International Nuclear Information System (INIS)

    2007-01-01

    Full text: More than 60 of the world's leading cancer experts are being brought together in Buenos Aires, 23-27 April 2007, by the International Atomic Energy Agency (IAEA) to assess Latin America's growing cancer burden. Poor medical facilities and lack of trained personnel and funding are limiting countries' ability to expand cancer care services and treat patients, while cancer rates are expected to double by 2020. More than 70 per cent of all cancer deaths occur in low and middle income countries and globally cancer kills more people than AIDS, malaria and tuberculosis combined. Through its Programme of Action for Cancer Therapy (PACT) the IAEA is using funds, awarded for the 2005 Nobel Peace Prize, to sponsor training workshops, such as the Buenos Aires event, that alert policy makers and health experts to the pressing need for national cancer control plans and programmes. 'I hope that this event in Latin America is the first of many that will enable us to work together to help combat this dreadful disease and provide quality of life to our fellow human beings,' said Director General of the IAEA, Dr. Mohamed ElBaradei. 'Cancer is a disease that is spreading very fast in the developing world and we have come to realise that we have to do much more to combat it in this part of the world.' In Latin America, there are an estimated 450,000 cancer deaths annually. The most commonly occurring cancers in men are prostate, stomach, lung, and colorectal and in women the most commonly occurring cancers are breast, cervix, stomach and colorectal. Breast and cervical cancer can be prevented through screening and early detection and can be cured in the early stages with effective treatment. The World Health Organization (WHO) warns that cancer will soon reach epidemic proportions, causing up to 10 million deaths a year by 2020. Yet at least one third of all cancers are preventable. A further one third of cases can be effectively treated if detected early. PACT was

  12. IAEA Nobel Prize money fights cancer crisis in Latin America

    International Nuclear Information System (INIS)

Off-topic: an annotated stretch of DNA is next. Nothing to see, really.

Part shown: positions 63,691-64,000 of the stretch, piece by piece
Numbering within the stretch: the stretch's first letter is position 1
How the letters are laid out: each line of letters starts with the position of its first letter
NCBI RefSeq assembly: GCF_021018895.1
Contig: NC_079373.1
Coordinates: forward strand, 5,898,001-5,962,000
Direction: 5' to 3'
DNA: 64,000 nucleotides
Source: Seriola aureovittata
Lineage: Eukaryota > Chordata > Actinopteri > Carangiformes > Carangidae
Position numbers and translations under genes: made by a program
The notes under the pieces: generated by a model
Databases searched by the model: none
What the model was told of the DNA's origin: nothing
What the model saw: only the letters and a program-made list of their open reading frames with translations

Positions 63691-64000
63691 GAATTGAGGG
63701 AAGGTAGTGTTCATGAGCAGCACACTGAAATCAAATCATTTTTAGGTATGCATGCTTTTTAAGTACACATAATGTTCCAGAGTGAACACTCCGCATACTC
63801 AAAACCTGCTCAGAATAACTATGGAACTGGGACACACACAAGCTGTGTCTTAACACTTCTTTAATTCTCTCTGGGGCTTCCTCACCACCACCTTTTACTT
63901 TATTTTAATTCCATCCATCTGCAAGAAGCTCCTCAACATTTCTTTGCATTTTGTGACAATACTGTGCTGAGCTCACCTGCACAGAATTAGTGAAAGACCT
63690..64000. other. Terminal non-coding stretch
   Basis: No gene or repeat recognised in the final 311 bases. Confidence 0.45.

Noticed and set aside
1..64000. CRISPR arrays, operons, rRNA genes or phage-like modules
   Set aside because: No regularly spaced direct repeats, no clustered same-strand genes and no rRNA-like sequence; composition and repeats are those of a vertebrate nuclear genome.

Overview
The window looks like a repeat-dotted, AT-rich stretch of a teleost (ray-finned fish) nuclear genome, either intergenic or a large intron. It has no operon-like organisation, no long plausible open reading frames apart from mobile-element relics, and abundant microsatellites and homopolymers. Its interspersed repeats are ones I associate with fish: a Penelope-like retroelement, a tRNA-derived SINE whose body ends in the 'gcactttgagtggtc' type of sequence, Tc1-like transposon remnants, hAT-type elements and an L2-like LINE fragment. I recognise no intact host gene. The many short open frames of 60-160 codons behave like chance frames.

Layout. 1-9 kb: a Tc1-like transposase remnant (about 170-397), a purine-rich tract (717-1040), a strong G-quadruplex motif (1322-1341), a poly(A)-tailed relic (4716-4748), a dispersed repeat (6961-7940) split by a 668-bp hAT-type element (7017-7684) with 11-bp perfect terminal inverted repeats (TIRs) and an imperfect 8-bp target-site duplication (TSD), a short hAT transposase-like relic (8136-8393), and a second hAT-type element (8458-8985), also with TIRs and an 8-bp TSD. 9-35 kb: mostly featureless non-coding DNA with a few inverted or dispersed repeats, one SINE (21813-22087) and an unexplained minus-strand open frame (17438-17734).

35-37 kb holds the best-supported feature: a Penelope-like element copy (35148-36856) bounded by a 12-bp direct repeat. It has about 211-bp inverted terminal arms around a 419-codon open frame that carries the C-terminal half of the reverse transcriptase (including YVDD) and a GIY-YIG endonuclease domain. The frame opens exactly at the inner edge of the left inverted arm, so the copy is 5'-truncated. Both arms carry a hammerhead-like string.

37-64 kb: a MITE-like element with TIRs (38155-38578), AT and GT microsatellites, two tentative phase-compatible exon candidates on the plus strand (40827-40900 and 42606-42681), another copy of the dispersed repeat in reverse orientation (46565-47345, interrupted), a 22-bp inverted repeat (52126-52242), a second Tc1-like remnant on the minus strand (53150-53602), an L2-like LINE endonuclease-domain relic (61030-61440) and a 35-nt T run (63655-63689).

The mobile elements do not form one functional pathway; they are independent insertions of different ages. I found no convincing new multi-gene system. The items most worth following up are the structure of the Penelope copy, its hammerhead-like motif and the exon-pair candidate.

2007-01-01

    Full text: More than 60 of the world's leading cancer experts are being brought together in Buenos Aires, 23-27 April 2007, by the International Atomic Energy Agency (IAEA) to assess Latin America's growing cancer burden. Poor medical facilities and lack of trained personnel and funding are limiting countries' ability to expand cancer care services and treat patients, while cancer rates are expected to double by 2020. More than 70 per cent of all cancer deaths occur in low and middle income countries and globally cancer kills more people than AIDS, malaria and tuberculosis combined. Through its Programme of Action for Cancer Therapy (PACT) the IAEA is using funds, awarded for the 2005 Nobel Peace Prize, to sponsor training workshops, such as the Buenos Aires event, that alert policy makers and health experts to the pressing need for national cancer control plans and programmes. 'I hope that this event in Latin America is the first of many that will enable us to work together to help combat this dreadful disease and provide quality of life to our fellow human beings,' said Director General of the IAEA, Dr. Mohamed ElBaradei. 'Cancer is a disease that is spreading very fast in the developing world and we have come to realise that we have to do much more to combat it in this part of the world.' In Latin America, there are an estimated 450,000 cancer deaths annually. The most commonly occurring cancers in men are prostate, stomach, lung, and colorectal and in women the most commonly occurring cancers are breast, cervix, stomach and colorectal. Breast and cervical cancer can be prevented through screening and early detection and can be cured in the early stages with effective treatment. The World Health Organization (WHO) warns that cancer will soon reach epidemic proportions, causing up to 10 million deaths a year by 2020. Yet at least one third of all cancers are preventable. A further one third of cases can be effectively treated if detected early. PACT was

  13. Artificial Consciousness or Artificial Intelligence

    OpenAIRE

    Spanache Florin

    2017-01-01

    Artificial intelligence is a tool designed by people for the gratification of their own creative ego, so we can not confuse conscience with intelligence and not even intelligence in its human representation with conscience. They are all different concepts and they have different uses. Philosophically, there are differences between autonomous people and automatic artificial intelligence. This is the difference between intelligence and artificial intelligence, autonomous versus a...

  14. Neutrinos - the perfect wave. From the Nobel price to the world of Higgs, extra-dimensions and time voyages

    International Nuclear Information System (INIS)

    Paes, Heinrich

    2017-01-01

    This book tells the history of the discoveries, which have led to the physics Nobel price 2015. It explains and speculates completely concretely, how it could continue with the neutrinos, and how radically the Nobel-price crowned discoveries of McDonald and Kajita could change our picture of the universe.

  15. [Artificial organs].